LinuxQuestions.org
Welcome to the most active Linux Forum on the web.
Go Back   LinuxQuestions.org > Forums > Linux Forums > Linux - Security
User Name
Password
Linux - Security This forum is for all security related questions.
Questions, tips, system compromises, firewalls, etc. are all included here.

Notices


Reply
  Search this Thread
Old 11-19-2006, 12:55 PM   #1
JockVSJock
Senior Member
 
Registered: Jan 2004
Location: DC
Distribution: RHEL/CentOS
Posts: 1,408
Blog Entries: 4

Rep: Reputation: 164Reputation: 164
[Apahce] How to change process owner for Apache?


Learning as much on Apache right now on a test box, before I deploy it as a webserver to the world.

Anyways, I've noticed that when Apache run that the parent process is Root and the child processes are nobody

Code:
cmmiller@probot:/var/www/htdocs/manual$ ps aux | grep httpd
root      2756  0.0  0.1  12240   252 ?        Ss   Nov12   0:00 /usr/sbin/httpd
nobody    2761  0.0  0.1  12364   384 ?        S    Nov12   0:00 /usr/sbin/httpd
nobody    2762  0.0  0.1  12392   388 ?        S    Nov12   0:00 /usr/sbin/httpd
nobody    2763  0.0  0.1  12348   416 ?        S    Nov12   0:00 /usr/sbin/httpd
nobody    2764  0.0  0.1  12240   360 ?        S    Nov12   0:00 /usr/sbin/httpd
nobody    2765  0.0  0.1  12392   372 ?        S    Nov12   0:00 /usr/sbin/httpd
nobody    2904  0.0  0.1  12392   368 ?        S    Nov12   0:00 /usr/sbin/httpd
nobody    4402  0.0  0.1  12364   428 ?        S    Nov13   0:00 /usr/sbin/httpd
cmmiller 13386  0.0  0.2   1676   616 pts/2    S+   04:33   0:00 grep httpd
This is a possible security threat in that running the parent process as root, may allow an attacker root access to a machine.

Also under /etc/apache/httpd.conf, Apache is setup with User and Group set to nobody

Code:

# If you wish httpd to run as a different user or group, you must run
# httpd as root initially and it will switch.
#
# User/Group: The name (or #number) of the user/group to run httpd as.
#  . On SCO (ODT 3) use "User nouser" and "Group nogroup".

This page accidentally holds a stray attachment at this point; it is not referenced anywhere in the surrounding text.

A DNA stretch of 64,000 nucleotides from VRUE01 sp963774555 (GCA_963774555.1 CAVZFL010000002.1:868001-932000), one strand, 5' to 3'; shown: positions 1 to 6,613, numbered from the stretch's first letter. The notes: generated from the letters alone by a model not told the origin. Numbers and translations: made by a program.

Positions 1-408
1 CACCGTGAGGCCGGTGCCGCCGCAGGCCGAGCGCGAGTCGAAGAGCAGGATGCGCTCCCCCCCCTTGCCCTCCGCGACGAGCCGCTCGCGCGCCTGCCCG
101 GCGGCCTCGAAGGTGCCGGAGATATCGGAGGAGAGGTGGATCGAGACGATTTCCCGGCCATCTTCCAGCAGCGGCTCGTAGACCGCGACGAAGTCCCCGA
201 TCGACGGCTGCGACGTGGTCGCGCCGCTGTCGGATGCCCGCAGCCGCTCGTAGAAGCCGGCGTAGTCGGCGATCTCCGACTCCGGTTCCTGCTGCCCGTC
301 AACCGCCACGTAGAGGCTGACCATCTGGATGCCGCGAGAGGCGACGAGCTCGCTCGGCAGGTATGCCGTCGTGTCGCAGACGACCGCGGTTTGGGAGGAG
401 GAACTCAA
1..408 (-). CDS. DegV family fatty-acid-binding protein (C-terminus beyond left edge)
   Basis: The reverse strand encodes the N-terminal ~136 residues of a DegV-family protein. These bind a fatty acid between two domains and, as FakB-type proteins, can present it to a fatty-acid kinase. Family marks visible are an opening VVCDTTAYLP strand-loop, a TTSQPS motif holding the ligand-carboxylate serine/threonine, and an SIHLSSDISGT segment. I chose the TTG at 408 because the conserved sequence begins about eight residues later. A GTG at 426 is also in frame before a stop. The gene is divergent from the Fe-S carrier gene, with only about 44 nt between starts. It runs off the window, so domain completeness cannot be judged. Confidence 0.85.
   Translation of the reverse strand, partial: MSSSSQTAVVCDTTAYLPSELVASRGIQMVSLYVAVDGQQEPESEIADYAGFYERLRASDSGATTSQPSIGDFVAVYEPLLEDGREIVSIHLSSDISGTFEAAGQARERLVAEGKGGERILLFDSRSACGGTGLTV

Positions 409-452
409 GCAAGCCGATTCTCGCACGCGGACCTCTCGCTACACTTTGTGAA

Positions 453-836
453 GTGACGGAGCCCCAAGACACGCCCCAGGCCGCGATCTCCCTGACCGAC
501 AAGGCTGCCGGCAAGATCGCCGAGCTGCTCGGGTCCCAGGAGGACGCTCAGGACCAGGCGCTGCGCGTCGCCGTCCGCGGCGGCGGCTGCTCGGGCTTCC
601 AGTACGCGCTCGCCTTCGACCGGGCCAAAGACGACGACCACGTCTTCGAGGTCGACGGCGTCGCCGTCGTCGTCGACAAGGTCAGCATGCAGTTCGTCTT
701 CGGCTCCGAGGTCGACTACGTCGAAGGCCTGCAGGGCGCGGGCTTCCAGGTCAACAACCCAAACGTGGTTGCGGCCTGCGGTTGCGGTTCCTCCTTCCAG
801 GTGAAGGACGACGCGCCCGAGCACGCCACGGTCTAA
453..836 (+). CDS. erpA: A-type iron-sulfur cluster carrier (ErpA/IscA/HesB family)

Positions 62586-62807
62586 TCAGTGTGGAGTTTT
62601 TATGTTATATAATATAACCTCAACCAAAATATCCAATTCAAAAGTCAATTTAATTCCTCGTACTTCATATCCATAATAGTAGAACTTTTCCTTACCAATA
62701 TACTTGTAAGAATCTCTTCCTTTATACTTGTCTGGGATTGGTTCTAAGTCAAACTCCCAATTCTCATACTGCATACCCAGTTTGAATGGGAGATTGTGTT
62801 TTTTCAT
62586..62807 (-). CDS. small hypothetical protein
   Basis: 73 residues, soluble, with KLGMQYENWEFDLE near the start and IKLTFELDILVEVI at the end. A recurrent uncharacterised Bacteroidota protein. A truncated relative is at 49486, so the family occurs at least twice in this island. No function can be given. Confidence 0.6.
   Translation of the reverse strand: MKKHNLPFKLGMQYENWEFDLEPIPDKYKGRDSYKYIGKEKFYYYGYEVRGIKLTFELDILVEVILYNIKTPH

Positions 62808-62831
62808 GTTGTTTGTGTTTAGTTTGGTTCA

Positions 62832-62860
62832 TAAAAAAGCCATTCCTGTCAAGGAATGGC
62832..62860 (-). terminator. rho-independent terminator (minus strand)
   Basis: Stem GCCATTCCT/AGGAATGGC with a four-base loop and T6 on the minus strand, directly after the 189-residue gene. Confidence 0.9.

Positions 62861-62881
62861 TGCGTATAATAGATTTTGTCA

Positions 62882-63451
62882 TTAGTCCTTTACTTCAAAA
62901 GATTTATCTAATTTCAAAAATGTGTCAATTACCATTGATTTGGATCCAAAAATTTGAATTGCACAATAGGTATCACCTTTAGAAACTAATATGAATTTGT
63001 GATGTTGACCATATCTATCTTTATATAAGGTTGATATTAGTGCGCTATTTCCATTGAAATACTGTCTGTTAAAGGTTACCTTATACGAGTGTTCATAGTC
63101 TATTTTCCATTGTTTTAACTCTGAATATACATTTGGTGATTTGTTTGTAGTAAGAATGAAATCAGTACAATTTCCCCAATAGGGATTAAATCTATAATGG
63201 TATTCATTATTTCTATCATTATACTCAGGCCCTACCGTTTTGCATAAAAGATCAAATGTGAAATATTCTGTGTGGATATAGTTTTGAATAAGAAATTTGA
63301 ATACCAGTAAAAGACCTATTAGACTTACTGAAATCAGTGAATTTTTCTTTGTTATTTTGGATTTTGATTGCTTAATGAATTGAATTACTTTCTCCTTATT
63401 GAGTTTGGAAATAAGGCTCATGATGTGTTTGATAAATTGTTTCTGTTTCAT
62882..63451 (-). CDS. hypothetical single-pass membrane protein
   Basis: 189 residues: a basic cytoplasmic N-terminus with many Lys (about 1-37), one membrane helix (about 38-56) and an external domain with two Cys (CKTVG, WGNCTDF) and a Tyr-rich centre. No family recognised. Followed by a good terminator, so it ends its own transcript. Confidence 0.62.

#  . On HPUX you may not be able to use shared memory as nobody, and the
#    suggested workaround is to create a user www and use that user.
#  NOTE that some kernels refuse to setgid(Group) or semctl(IPC_SET)
#  when the value of (unsigned)Group is above 60000;
#  don't use Group "#-1" on these systems!
#
User nobody
Group nobody
So I've looked thru the security links on this forum

http://www.linuxquestions.org/questi...threadid=45261

And have found a URL that helps change all of this:

http://www.securityfocus.com/infocus/1694

1. The following commands creates an Apache group and user, but I don't understand all of the flags, can someone please explain?

Code:
pw groupadd apache
pw useradd apache -c "Apache Server" -d /dev/null -g apache -s /sbin/nologin
2. If after running this, do I have to modify /etc/apache/httpd.conf to reflect the new Apache group/users?

thanks
 
Old 11-20-2006, 03:54 PM   #2
unSpawn
Moderator
 
Registered: May 2001
Posts: 29,415
Blog Entries: 55

Rep: Reputation: 3595Reputation: 3595Reputation: 3595Reputation: 3595Reputation: 3595Reputation: 3595Reputation: 3595Reputation: 3595Reputation: 3595Reputation: 3595Reputation: 3595
I've noticed that when Apache run that the parent process is Root and the child processes are nobody (..) This is a possible security threat in that running the parent process as root, may allow an attacker root access to a machine.
By design the httpd parent runs as root account user. It is not a risk as only the children handle network connections. Think privilege separation.


I don't understand all of the flags
Shouldn't you first "man groupadd; man useradd" and *then* ask?


If after running this, do I have to modify /etc/apache/httpd.conf to reflect the new Apache group/users?
Yes.
 
Old 11-20-2006, 10:58 PM   #3
JockVSJock
Senior Member